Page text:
PROVIDENCE, R.I. — About 80 people, most of them deaf and wearing bright green T-shirts that illustrated the sign language for “equality,” followed by the word “now!” rallied at the State House on Wednesday.
The rally was one of 50 all-day rallies taking place around the country in the Deaf Grassroots Movement.
Some of those wearing the green shirts, which listed the movement’s five goals on the back — education, jobs, language rights, equal accessibility and communication access — were supporters of a deaf person, and some in their own matching black T-shirts were members of an interpreters group.
Governor Raimondo’s outreach manager, David Allard, listened to the spoken interpretation as each speaker signed to the group. When Allard spoke, a sign-language interpreter stood beside him to sign his statement that the governor is committed to creating opportunities for all Rhode Islanders.
Jill DeCosta, 53, of Smithfield, was one of the organizers and spoke of feeling invisible at her job in the Rhode Island Family Court because she is excluded from meetings and conferences for lack of an interpreter.
She said that nationwide, 72 percent of deaf people are unemployed, and that in Rhode Island, the Office of Rehabilitation Services has had a deaf services position go unfilled for months.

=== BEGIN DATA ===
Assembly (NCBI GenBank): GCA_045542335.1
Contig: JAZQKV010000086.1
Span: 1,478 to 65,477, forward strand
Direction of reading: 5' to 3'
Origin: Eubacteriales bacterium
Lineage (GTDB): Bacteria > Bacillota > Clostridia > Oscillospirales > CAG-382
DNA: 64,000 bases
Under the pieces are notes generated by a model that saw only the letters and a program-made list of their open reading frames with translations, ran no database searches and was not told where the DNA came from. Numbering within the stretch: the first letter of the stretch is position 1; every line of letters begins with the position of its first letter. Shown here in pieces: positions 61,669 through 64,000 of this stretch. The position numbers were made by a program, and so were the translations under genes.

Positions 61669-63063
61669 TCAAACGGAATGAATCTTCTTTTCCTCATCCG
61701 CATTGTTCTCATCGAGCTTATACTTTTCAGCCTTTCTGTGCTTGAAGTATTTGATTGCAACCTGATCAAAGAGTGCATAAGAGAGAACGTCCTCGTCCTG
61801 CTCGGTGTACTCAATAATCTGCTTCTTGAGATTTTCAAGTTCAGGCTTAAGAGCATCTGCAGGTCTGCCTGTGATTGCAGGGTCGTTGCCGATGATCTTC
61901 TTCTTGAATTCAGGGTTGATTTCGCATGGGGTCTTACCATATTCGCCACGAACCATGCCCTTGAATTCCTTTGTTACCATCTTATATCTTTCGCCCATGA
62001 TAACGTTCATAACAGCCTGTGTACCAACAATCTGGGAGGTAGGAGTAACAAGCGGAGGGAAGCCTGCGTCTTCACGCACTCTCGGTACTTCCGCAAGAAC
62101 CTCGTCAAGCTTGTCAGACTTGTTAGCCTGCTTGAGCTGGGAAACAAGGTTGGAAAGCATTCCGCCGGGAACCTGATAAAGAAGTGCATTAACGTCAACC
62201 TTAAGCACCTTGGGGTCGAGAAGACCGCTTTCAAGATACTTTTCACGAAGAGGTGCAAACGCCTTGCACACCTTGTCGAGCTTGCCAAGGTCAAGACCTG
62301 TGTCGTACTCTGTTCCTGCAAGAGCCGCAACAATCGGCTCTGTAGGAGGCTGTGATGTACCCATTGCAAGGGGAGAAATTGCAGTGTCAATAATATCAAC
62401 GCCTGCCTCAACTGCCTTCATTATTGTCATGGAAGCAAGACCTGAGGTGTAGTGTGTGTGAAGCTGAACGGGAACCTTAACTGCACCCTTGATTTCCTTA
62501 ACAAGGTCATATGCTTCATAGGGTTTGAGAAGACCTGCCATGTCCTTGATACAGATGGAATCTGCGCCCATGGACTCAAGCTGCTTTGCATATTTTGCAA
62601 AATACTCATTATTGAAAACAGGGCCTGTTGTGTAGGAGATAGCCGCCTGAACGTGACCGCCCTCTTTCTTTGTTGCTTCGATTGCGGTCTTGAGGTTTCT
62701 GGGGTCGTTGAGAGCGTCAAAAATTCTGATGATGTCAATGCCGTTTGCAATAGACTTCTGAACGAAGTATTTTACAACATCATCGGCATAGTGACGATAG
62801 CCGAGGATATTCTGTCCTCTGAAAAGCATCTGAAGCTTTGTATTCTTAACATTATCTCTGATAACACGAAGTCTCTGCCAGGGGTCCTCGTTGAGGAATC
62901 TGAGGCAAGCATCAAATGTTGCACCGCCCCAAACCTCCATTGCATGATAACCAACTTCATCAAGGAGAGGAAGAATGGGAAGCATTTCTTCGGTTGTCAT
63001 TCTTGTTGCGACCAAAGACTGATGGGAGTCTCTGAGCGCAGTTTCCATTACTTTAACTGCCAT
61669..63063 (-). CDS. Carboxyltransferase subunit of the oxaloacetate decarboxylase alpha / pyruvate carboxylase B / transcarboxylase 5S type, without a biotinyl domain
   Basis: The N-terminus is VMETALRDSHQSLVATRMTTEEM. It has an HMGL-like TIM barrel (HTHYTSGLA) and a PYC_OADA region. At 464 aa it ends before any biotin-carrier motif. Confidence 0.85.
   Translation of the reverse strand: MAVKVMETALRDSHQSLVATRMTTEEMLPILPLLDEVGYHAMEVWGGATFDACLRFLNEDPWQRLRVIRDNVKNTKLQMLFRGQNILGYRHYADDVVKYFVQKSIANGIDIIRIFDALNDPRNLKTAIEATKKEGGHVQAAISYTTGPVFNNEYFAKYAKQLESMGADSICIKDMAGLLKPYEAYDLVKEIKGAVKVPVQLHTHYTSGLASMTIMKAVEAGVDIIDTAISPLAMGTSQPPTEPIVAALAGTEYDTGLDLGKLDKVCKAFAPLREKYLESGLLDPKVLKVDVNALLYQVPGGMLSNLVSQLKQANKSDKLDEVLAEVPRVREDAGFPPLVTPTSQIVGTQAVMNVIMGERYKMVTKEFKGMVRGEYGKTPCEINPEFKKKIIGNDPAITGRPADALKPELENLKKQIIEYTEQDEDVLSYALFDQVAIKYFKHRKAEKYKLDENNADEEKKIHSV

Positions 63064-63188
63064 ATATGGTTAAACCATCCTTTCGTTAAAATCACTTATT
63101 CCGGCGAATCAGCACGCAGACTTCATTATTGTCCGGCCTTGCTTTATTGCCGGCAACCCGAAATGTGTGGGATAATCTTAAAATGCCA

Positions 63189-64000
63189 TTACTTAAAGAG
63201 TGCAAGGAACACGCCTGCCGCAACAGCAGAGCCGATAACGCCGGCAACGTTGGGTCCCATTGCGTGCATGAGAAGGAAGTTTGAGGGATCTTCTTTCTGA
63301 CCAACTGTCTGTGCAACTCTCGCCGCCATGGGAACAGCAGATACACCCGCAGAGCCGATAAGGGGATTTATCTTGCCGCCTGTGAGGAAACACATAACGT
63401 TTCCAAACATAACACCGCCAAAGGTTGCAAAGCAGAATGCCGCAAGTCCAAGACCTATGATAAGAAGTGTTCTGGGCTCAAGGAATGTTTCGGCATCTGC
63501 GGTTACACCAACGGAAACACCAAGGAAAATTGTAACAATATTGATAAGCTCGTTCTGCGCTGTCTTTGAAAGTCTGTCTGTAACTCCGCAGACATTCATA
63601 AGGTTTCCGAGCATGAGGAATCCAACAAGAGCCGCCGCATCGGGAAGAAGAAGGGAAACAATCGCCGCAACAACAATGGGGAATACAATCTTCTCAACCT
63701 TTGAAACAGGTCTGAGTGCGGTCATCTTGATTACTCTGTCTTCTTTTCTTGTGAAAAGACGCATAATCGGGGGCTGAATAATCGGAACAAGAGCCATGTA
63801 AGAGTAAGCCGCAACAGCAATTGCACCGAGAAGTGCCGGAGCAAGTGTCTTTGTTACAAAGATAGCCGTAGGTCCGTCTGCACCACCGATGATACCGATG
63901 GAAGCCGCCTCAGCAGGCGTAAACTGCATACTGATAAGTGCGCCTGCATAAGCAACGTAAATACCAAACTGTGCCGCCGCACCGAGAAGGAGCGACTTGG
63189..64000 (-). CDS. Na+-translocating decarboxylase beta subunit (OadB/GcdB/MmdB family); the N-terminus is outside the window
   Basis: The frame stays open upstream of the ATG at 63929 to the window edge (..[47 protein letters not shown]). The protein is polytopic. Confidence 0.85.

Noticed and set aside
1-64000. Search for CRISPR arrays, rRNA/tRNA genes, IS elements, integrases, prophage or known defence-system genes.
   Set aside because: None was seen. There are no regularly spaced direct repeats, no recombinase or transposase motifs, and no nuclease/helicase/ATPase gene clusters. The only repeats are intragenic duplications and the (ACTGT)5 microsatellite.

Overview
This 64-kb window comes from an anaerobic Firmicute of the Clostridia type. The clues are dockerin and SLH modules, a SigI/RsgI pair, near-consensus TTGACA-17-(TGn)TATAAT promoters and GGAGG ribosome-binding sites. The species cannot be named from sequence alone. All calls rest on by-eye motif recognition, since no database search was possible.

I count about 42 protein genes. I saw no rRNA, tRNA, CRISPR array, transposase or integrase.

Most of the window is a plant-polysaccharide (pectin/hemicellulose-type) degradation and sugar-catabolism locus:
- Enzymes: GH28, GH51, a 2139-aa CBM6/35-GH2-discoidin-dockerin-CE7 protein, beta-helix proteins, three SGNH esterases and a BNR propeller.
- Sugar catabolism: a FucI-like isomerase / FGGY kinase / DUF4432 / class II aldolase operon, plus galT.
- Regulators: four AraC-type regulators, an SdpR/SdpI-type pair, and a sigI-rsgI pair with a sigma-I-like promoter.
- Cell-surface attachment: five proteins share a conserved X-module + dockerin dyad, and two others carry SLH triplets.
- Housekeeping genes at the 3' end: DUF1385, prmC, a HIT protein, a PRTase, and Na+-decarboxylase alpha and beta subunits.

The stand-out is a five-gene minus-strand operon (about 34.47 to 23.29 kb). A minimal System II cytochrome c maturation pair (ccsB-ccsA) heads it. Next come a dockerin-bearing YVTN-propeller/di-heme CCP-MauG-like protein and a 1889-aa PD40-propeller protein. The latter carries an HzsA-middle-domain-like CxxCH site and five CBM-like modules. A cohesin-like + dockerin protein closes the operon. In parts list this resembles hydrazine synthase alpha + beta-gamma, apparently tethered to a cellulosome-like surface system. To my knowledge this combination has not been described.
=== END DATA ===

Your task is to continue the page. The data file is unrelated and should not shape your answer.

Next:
Instead of clapping, the deaf-friendly crowd applauded each speaker by fluttering their hands in the air.
A class from the Rhode Island School for the Deaf attended.
Charley Thorn, 32, of Chepachet, who is deaf and who works as an interpreter for the deaf, repeated each speaker’s sign language directly to a woman who who is deaf as well as legally blind.
He said later, through an interpreter, that he appreciated the chance to let “our voice be heard.”
“All we want to do is have equality with communication,” he said.
Doctor’s offices and hospitals often do not provide an interpreter for a deaf person, attendees said, nor are interpreters provided for a deaf applicant at a job interview. In both cases, the Americans with Disabilities Act requires that an interpreter be provided.
Rhode Island doesn’t have enough interpreters and lacks an interpreter training program, said Steven Florio, executive director of the R.I. Commission on the Deaf and Hard of Hearing.